SN 2023ixf was discovered on May 19, 2023 in the Pinwheel Galaxy, which is only 7 megaparsec away (for context, the nearest galaxy to ours, the Andromeda Galaxy, is ~1 Mpc away). Figure 2 shows the location of the supernova in its host galaxy. Soon after discovery, it was classified as a Type II. It was so close that we detected it a couple days earlier than normal, when it was still about 200 times dimmer than its peak luminosity, and giving us excellent early-time coverage of the supernova light curve.
Because this supernova is so close, it will remain bright enough to be observed for much longer and in much more detail than other supernovae. The last supernova that was this close, SN 2011fe, was actually also in the same galaxy!
Because this supernova is so close, it will remain bright enough to be observed for much longer and in much more detail than other supernovae. The last supernova that was this close, SN 2011fe, was actually also in the same galaxy! This paper specifically focuses on the early time observations of this supernova.
What are Early Time Observations?
When observing any astronomical object, you can plot the brightness measured as a function of time, called the light curve. By measuring in different wavelength ranges, one can plot the light curves in different wavelengths of the same object. For any supernova, the light curve starts out dim, increases to a peak, then slowly decreases over time. Figure 3 shows the light curve of SN 2023ixf.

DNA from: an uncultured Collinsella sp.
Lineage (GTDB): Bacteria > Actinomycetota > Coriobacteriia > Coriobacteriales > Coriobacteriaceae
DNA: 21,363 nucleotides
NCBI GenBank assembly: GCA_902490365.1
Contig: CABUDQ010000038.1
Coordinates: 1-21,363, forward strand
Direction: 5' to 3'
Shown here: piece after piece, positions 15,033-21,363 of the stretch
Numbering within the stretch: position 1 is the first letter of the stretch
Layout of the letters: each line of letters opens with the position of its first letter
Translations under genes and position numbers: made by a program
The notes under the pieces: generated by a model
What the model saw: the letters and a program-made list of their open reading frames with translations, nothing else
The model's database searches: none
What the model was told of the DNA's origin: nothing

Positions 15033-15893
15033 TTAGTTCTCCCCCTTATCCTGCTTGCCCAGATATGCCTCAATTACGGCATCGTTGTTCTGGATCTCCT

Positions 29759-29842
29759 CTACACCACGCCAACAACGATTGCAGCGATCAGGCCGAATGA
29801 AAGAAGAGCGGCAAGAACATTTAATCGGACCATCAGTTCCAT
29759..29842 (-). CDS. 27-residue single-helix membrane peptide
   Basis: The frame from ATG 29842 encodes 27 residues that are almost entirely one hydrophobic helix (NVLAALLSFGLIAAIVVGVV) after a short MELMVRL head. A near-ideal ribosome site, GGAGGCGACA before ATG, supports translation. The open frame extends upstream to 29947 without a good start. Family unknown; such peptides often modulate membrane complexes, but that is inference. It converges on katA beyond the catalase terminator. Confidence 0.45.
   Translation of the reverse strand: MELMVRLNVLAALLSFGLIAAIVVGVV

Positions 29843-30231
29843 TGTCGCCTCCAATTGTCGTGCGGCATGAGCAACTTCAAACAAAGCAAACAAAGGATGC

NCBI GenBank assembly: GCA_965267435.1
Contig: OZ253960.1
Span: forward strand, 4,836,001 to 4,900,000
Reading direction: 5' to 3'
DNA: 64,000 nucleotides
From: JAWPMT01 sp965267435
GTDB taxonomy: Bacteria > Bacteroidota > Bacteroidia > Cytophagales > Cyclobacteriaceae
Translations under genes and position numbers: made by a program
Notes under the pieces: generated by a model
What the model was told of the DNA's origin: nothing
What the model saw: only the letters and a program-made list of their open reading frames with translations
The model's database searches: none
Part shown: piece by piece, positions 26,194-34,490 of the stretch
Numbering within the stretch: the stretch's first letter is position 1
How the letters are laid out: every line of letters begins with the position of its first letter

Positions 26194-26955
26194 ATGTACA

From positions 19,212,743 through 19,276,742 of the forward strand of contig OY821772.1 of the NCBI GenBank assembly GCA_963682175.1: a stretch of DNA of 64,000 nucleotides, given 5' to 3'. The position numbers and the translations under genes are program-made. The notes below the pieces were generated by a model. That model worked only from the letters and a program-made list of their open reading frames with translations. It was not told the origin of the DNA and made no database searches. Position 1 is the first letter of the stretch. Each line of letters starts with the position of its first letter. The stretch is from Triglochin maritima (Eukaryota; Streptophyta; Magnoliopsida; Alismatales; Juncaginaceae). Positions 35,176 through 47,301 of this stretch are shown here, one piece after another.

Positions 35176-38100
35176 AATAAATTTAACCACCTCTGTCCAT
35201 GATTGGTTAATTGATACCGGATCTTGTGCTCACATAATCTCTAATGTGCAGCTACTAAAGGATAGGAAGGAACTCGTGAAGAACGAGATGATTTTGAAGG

For this particular supernova, however, the authors of this paper were able to measure the light curve at much earlier times than usual. The first day of the early-time light curve had completely different behavior than the rest of the light curve. When the authors fit a shock cooling model to the full light curve, they find a very poor fit. Fitting the model to the light curve without the first day, they find an excellent fit (see Figure 2) with explosion time t0 (the dotted vertical line).
The supernova was actually detected almost an entire day earlier than this time (all the white diamonds to the left of the dotted vertical line)! This means that this light must be coming from something other than shock cooling. It could in fact be light directly from the supernova explosion, rather than the subsequent shock interactions.
What Does This Mean?
The fact that shock cooling itself cannot explain the light curve of this SN 2023ixf opens up the question of whether something else was happening during the first few days of the SN 2023ixf explosion. A potential explanation is that the star itself had an eruption of mass before explosion, which drove up the luminosity before the supernova itself. Another possibility is that there was an exceptionally dense layer of CSM immediately surrounding the star that could have physically slowed the ejecta.
Such very early observations are extremely rare for Type II supernovae because most are too far away to be visible at such early times. By studying these very early light curves of supernovae, we can better understand how the closest layers of mass surrounding high mass stars are formed. In addition, cases like SN 2023ixf show that more rapid, immediate follow-up of supernovae can shed light on cooler science, like being able to probe the very first hours after a supernova explodes!
Astrobite edited by Huei Sears
Featured image credit: Authors of today’s paper